Peter Morris' book Power (1987) has been celebrated for including the first systematic study of the question, 'Where does the thirst to acquire "power" lead to?' He defines power as "a symbolically generated medium of communication which reduces complexity and allows calculus". Even a cursory reading of the day-to-day international events affirms its harsh reality. Nations are eying for clear-cut gains and find it difficult to carry moral baggage. India's support to the resolution against Iran will show the particular 'morality' of national interest, a compelling reason of state, different from national morality.
India's support for the resolution is to be analyzed in the wake of the Indo-US nuclear deal. India says it supported the resolution after the draft was changed to give time for negotiations and it does not have anything to do with the nuclear deal with the US. During his talks with Bush, the Indian Prime Minister, Manmohan Singh had affirmed that India was not holding a brief or alibi for Iran's nuclear programme and that 'another nuclear weapons power in the neighbourhood was not good'. India has maintained that Iran, a signatory to the nuclear Non-Proliferation Treaty (NPT), must fulfil its international obligations and, at the same time, diplomacy must be given maximum scope to resolve the issue. It was a position of principle, based on India's conviction on nuclear disarmament, even as it was cloaked in 'national interest'.
Iran is unhappy that India voted in favour of the IAEA resolution, while its key allies and trading partners China and Russia abstained. It is interesting to note the international response on this issue. The United States, Australia, Britain, France, Germany, Canada, Argentina, Belgium, Ghana, Ecuador, Hungary, Italy, the Netherlands, Poland, Portugal, Sweden, Slovakia, Japan, Peru, Singapore, South Korea, and India voted for the resolution. Pakistan, Algeria, Yemen, Brazil, China, Mexico, Nigeria, Russia, South Africa, Sri Lanka, Tunisia, and Vietnam abstained, while Venezuela voted against the resolution. With 22 votes for the resolution, 12 abstentions and only one vote against, the outcome highlighted the split between Western nations and the rest, which disagree with Washington and Europe on how to deal with Iran's nuclear activities.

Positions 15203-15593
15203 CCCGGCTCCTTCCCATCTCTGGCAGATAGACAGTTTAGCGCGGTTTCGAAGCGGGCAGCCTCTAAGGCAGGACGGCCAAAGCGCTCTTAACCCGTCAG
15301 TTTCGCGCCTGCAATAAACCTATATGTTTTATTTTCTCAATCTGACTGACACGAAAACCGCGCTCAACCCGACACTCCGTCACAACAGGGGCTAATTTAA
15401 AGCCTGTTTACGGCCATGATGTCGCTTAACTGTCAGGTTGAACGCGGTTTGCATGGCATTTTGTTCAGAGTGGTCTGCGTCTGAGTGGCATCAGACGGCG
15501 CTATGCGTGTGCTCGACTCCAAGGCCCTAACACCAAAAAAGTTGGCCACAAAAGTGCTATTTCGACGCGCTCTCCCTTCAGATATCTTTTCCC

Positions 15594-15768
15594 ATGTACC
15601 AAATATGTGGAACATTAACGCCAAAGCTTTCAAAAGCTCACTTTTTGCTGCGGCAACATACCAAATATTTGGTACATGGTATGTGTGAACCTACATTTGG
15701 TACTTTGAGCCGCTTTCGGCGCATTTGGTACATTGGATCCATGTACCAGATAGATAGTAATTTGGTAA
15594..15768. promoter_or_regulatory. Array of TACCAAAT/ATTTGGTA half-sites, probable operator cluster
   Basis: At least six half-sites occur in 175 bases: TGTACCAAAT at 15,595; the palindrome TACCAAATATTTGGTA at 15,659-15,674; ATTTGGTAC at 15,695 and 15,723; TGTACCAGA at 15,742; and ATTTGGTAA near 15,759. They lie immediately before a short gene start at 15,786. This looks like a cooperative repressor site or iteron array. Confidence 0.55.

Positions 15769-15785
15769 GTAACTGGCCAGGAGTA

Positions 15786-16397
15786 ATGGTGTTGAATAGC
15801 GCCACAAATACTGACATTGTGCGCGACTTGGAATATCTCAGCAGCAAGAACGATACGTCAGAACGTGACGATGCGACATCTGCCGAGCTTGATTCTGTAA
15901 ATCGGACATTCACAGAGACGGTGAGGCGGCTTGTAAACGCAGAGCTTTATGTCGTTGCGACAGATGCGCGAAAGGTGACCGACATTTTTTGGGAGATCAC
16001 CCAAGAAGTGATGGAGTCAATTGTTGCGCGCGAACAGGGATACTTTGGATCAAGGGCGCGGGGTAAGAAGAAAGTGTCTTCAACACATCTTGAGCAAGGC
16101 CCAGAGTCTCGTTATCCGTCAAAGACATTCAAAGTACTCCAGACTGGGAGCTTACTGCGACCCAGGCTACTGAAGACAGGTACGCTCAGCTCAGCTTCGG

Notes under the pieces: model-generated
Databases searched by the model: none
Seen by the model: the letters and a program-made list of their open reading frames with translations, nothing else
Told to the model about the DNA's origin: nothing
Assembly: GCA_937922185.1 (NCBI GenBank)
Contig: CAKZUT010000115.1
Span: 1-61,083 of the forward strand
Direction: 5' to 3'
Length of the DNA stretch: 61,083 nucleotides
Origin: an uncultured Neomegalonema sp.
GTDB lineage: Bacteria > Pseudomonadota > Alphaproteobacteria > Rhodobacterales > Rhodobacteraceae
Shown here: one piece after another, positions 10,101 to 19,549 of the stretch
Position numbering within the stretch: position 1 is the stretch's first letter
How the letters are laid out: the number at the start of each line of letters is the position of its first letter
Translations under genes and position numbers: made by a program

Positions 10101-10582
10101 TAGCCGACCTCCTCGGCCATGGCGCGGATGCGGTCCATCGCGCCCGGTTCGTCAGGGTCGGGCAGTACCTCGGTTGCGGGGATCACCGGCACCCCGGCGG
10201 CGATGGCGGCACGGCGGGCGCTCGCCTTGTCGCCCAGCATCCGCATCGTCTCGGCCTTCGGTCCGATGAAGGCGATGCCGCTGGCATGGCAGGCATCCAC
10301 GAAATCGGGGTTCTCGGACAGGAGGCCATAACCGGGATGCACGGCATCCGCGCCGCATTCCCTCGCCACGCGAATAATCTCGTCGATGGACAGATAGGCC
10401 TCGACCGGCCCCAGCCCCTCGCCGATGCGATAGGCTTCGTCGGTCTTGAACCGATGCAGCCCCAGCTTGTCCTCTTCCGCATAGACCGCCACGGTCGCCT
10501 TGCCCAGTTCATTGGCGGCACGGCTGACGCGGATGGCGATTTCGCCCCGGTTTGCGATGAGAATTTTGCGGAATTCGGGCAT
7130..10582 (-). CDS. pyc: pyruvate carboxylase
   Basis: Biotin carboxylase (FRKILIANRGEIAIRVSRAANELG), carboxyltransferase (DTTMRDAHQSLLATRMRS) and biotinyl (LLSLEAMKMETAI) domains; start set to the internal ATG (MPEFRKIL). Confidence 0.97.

India, which had originally opposed the EU resolution, inexplicably voted for it. There were indications that the option of abstention, along with Russia, China and the non-aligned bloc was considered but it was ruled out because it would have only served to reinforce the signal of ambiguity from New Delhi. In addition, India outweighed its promising relationship of 'strategic partnership' with US against its burgeoning relationship of 'utility' with Iran.
Even an elementary knowledge of the events would indicate India's dilemma in taking stand on this issue. Indian policy planners have made it abundantly clear - at least so far - that they prefer to pursue pragmatic friendships with both Iran and the United States. Iran figures a lot in India's national security interests as a nation with which a strategic relationship is most desirable. The mutual convergences between India and Iran have resulted in asserting and crafting a "strategic partnership" as highlighted in the Teheran Declaration (2001) and the Delhi Declaration (2003). India needs Iranian oil to satisfy its growing thirst for energy. Iran offers a significant and vast market in close proximity for India's trade and industry. It also views Iran as a passageway for trade with Central Asia and Afghanistan. Moreover, with the world's second-largest Shia Muslim population, India was not prepared to face the wrath of offending sensibilities in a Shia-majority country.
Though Iran figures a lot in India's (energy) security interests, US figured a great deal in India's quest for becoming a global power. India today views a strong relationship with the United States as a key to gaining a permanent seat on the UN Security Council and for its acceptance as a legitimate nuclear power. India wanted to prove that it is a strong supporter of global non-proliferation objectives. This move by India is also seen as an attempt to convince the non-proliferation lobby in the US that is actively mobilizing Congressional opinion against the nuclear deal with India.
During his visit to Iran earlier this month, Indian Foreign Minister Natwar Singh expressed New Delhi's support for Tehran's peaceful civil nuclear energy programme - an assertion that did not go down well with the US, which made it an issue during Manmohan Singh's meeting with US President George W. Bush on the sidelines of the UN summit. India's decision to support the resolution has to be seen in the backdrop of these and several other questions of national interests.